A woman teases her hair.
- The definition of a tease is someone who says or does something to raise hope or desire but doesn't intend to give any satisfaction.
An example of tease is a woman who dances very sexy with someone in a bar for hours and then leaves alone at the end of the night.
- Tease means to poke fun at someone or something.
- An example of tease is making a cat chase something they'll never be able to catch.
- An example of tease is repeatedly saying to a child that they have a crush on someone.
- Tease is defined as to excite hope or desire without intending to give any satisfaction.
An example of tease is what a nude dancer does to her customer during a lap dance.
- Tease is to fluff or separate fibers or hair by brushing with a comb or brush in the wrong direction.
An example of tease is making a bouffant hair style.
transitive verbteased, teasing
- to separate the fibers of; card or comb (flax, wool, etc.)
- to fluff (the hair) by brushing or combing in strokes from the hair ends toward the scalp
- to gently shred or pull apart (tissues, etc.) for microscopic examination, cellular research, etc.
- ☆ to reveal, extract, obtain, etc. by painstaking effort: often with out: it took hours to tease out the meaning of the story
- to raise a nap on (cloth) by brushing with teasels; teasel
- to annoy or harass by persistent mocking or poking fun, playful fooling, etc.
- to urge persistently; importune
- to tantalize
- to excite sexually without intending to satisfy the desire aroused
Origin of teaseMiddle English tesen ; from Old English tæsan, to pull about, pluck, tease, akin to Dutch teezen ; from Indo-European an unverified form di-s ; from base an unverified form dā(i)-, to cut apart, divide from source tide
- a teasing or being teased
- a person who teases
verbteased teased, teas·ing, teas·es
- a. To make fun of (someone) playfully or taunt annoyingly: was teased by my classmates for being skinny; teased him about driving such a fast car.b. To say in a playful or mocking way: “But you're too young to get married,” he teased.c. To provoke or irritate, as with physical movements: teased the cat by dangling a string in its face.d. To arouse sexual desire in (someone) deliberately with no intention of having sex.e. To urge persistently; coax: teased their mother to let them stay up late.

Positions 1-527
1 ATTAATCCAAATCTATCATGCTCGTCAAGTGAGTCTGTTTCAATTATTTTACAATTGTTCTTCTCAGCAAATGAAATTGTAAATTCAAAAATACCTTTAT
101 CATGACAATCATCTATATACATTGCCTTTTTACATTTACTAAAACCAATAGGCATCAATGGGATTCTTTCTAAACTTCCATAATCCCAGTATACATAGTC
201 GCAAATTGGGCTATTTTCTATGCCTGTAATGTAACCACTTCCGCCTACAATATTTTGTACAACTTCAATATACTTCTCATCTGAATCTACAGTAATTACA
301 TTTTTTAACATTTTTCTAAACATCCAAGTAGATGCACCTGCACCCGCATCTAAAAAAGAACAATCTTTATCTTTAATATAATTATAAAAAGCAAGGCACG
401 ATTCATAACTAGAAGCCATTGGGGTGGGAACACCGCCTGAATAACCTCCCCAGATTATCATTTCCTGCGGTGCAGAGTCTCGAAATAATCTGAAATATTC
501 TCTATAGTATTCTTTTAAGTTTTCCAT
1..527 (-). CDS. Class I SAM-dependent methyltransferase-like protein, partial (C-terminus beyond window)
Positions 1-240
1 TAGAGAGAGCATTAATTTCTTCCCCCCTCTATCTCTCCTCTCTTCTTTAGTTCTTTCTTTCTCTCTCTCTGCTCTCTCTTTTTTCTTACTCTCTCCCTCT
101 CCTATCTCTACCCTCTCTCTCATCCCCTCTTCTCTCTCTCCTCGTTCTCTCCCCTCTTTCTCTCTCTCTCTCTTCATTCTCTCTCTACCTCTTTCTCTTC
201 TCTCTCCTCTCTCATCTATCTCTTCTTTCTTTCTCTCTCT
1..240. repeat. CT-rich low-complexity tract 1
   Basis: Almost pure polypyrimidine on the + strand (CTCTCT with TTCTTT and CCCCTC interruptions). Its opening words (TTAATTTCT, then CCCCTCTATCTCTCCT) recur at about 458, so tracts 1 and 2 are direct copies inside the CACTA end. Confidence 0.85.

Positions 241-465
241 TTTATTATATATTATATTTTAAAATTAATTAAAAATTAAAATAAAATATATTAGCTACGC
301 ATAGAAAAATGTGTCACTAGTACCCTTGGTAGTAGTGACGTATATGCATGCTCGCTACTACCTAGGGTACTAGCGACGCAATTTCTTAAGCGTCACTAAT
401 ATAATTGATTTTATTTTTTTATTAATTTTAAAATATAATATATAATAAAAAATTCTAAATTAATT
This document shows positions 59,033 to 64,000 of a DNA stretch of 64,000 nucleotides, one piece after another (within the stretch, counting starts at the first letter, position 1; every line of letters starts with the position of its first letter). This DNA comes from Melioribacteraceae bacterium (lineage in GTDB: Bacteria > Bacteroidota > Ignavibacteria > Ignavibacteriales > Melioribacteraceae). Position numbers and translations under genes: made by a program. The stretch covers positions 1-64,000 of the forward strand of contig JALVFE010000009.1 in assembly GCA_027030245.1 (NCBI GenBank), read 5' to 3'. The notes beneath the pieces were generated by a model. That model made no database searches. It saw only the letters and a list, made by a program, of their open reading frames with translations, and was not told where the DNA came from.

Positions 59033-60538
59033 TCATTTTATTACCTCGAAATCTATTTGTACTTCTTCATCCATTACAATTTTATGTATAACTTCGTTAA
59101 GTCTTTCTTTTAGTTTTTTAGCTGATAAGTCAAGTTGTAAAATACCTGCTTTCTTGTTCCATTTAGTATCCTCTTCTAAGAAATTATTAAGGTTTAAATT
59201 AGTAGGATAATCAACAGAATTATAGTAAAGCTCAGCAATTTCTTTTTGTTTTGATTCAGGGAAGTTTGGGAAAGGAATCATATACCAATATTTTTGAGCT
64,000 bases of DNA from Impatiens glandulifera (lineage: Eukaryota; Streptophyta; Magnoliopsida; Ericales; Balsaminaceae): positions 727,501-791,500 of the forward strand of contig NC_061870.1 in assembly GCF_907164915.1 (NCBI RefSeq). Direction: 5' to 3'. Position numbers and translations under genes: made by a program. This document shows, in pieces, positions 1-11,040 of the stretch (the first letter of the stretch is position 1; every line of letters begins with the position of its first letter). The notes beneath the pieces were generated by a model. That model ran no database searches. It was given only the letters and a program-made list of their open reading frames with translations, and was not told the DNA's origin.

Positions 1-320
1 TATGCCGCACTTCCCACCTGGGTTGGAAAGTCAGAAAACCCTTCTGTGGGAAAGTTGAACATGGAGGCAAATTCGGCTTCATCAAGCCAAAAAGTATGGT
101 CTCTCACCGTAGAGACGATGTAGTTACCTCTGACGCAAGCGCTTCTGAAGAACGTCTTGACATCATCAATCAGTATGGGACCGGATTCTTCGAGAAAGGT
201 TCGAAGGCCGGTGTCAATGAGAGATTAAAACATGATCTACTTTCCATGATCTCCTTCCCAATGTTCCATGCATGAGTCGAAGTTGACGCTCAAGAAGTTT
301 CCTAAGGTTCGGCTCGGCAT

- a. To disentangle and dress the fibers of (wool, for example).b. To ruffle (the hair) by combing from the ends toward the scalp for an airy, full effect.c. To raise the nap of (cloth) by dressing, as with a fuller's teasel.d. To cut (tissue, for example) into pieces for examination.e. To extract, identify, or cause to come about. Used with out: The director teased a good performance out of the actors. The researcher teased out the factors involved in the disease.
- An act of teasing, especially a playfully mocking remark: his tease of his friend's little sister.
- One that teases, as:a. A person who makes fun of or annoys others, as with playful or taunting remarks.b. A flirtatious person.
Origin of teaseMiddle English tesen, to comb apart, from Old English t&aemac;san.
(third-person singular simple present teases, present participle teasing, simple past and past participle teased)
- One who teases.
- A single act of teasing.
- A cock tease; an exotic dancer; a stripper.
From Middle English tesen, from Old English tÇ£san (“to tease"), from Proto-Germanic *taisijanÄ… (“to separate, tug, shred"), from Proto-Indo-European *dÄy- (“to separate, divide"). Cognate with West Frisian tiezje, tiizje (“to baffle, perplex"), Dutch tezen (“to pull, tug, scratch"), German zeisen (“to pluck, pluck apart"), Danish tÃ¦se (“to tease"). Related to touse, tose.